Many students have come to me inquiring on how to come up with a good plan for outside reading before and during clerkships. There is a lot that is required of you during your third and fourth years and finding time to read and build upon your wealth of knowledge is difficult-- but extremely important. Therefore it is essential to use the spare time wisely.
There are many resources and manuals out there and it’s impossible to read everything. A common question I get from students is “what are the best textbooks/manuals/journals”. The truth is it doesn’t matter so much which resource you choose, the more challenging task is getting through the material in a timely fashion and retaining the information presented. When it comes to outside reading, my biggest advice is to stay organized. You are not going to be able to read the Podiatry Institute manual or McGlamry’s textbook in one day. There is a great book by Brian Tracy called “Eat That Frog!” which lays out strategies to stop procrastinating and I would recommend all students get their hands on it. These concepts go for outside reading especially.
When making your outside reading schedule, try to create SMART goals. SMART is an acronym for specific, measurable, attainable, realistic, and time specific goals. For example, I will read 10 pages of McGlamry’s text per day and one article every other day. This is how you can break up a large task to seem more manageable.
Below you can find some of my favorite articles. I have found that, through my experiences, these articles present some high yield concepts. While not intended to be even close to an “end all” list, it is a good start. They are especially helpful for third year students who are just starting to take a look at podiatric and orthopedic literature. These topics are also commonly asked about in interviews. In addition to what is listed below, keep in mind that if there’s a procedure or classification named after someone, there’s likely an article associated with it. These are all great articles to be familiar with. (For example: Hardcastle, Evans, Hawkins, Kuwada, Berndt Hardy, Essex-Lopresti, Lapidus, ect.)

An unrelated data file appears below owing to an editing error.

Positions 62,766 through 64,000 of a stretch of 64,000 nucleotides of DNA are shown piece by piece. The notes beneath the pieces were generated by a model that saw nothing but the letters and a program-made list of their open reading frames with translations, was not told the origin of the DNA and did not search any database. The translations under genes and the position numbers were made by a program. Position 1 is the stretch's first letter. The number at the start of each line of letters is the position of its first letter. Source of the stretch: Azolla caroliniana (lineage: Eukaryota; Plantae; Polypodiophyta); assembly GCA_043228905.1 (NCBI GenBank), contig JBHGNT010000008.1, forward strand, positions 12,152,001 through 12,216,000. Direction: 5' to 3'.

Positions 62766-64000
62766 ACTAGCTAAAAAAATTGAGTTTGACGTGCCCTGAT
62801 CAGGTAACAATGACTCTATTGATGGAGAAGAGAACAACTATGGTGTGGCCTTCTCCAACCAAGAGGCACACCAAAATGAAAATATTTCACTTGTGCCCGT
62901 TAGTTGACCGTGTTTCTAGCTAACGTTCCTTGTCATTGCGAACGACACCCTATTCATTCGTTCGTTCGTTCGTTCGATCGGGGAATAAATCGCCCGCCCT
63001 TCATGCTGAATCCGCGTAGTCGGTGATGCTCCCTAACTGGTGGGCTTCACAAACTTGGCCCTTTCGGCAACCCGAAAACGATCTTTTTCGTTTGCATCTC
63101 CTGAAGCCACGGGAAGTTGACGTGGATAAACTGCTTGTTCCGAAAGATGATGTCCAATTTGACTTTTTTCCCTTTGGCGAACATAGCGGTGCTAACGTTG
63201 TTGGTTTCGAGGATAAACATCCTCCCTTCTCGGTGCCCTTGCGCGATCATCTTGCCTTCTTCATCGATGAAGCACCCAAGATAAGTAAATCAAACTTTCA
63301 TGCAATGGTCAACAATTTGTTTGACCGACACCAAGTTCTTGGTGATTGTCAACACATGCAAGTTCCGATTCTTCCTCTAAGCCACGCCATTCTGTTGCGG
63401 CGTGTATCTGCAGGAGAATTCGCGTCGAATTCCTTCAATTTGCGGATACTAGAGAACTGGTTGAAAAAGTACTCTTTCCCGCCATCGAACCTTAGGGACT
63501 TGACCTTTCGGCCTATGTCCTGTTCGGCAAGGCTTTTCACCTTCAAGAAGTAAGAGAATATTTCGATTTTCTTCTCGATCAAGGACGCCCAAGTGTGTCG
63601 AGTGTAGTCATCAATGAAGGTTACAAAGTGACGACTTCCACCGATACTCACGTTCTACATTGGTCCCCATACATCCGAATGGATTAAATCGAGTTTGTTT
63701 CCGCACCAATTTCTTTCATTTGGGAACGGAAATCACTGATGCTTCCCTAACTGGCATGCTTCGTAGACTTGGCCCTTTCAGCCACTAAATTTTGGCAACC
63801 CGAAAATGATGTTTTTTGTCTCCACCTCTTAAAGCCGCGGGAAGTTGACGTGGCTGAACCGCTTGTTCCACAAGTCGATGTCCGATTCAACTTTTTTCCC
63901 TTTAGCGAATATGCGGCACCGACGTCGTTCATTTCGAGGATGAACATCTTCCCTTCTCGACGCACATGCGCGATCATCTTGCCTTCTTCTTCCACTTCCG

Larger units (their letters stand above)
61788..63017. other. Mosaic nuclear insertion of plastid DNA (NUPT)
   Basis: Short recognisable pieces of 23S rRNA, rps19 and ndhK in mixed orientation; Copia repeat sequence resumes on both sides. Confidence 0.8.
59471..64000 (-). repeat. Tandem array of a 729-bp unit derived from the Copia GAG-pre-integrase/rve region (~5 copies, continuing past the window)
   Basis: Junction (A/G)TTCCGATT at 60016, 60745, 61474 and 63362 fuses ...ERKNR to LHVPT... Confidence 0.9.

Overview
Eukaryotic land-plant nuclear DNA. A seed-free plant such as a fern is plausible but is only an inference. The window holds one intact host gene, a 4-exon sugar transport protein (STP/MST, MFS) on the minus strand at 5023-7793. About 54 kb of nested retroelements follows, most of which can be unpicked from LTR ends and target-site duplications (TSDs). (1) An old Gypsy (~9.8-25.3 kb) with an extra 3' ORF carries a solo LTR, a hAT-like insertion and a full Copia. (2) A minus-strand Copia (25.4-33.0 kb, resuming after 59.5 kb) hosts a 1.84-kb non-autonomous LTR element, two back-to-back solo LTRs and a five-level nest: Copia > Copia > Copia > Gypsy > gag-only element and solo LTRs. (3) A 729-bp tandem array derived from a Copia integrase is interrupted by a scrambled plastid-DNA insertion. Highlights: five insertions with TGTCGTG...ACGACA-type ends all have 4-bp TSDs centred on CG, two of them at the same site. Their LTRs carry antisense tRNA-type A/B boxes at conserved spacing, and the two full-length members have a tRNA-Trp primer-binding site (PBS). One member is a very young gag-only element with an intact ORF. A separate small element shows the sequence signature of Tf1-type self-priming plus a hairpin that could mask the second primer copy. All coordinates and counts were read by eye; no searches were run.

- Kaleta, Jennifer L., et al. "The diagnosis of osteomyelitis in diabetes using erythrocyte sedimentation rate: a pilot study." JAPMA. 91.9 (2001): 445-450.
- Grayson, M. Lindsay, et al. "Probing to bone in infected pedal ulcers: a clinical sign of underlying osteomyelitis in diabetic patients." JAMA 273.9 (1995): 721-723.
- Lavery, Lawrence A., et al. "Probe-to-bone test for diagnosing diabetic foot osteomyelitis reliable or relic?." Diabetes care 30.2 (2007): 270-274.
- Waters, R. L., et al. "Energy cost of walking of amputees: the influence of level of amputation." J Bone Joint Surg Am 58.1 (1976): 42-46.
- Meyr, Andrew J., et al. "Statistical reliability of bone biopsy for the diagnosis of diabetic foot osteomyelitis." JFAS 50.6 (2011): 663-667.
- Attinger, Christopher E., et al. "Angiosomes of the foot and ankle and clinical implications for limb salvage: reconstruction, incisions, and revascularization." Plastic and reconstructive surgery 117.7S (2006): 261S-293S.
- Ramsey, P. L., and W. Hamilton. "Changes in tibiotalar area of contact caused by lateral talar shift." J Bone Joint Surg Am . American volume 58.3 (1976): 356-357.
- Yablon, I. G., et al. "The key role of the lateral malleolus in displaced fractures of the ankle." J Bone Joint Surg Am 59.2 (1977): 169-173.
- Buckley, Richard, et al. "Operative compared with nonoperative treatment of displaced intra-articular calcaneal fractures." J Bone Joint Surg Am 84.10 (2002): 1733-1744.
- Solis, G., et al. "Incidence of DVT following surgery of the foot and ankle." Foot & ankle international 23.5 (2002): 411-414.
- Yu, Gerard V., et al. "Predislocation syndrome: progressive subluxation/dislocation of the lesser metatarsophalangeal joint." Journal of the American Podiatric Medical Association 92.4 (2002): 182-199.
- Lipsky, Benjamin A., et al. "2012 Infectious Diseases Society of America clinical practice guideline for the diagnosis and treatment of diabetic foot infections." Clinical infectious diseases 54.12 (2012): 132-173.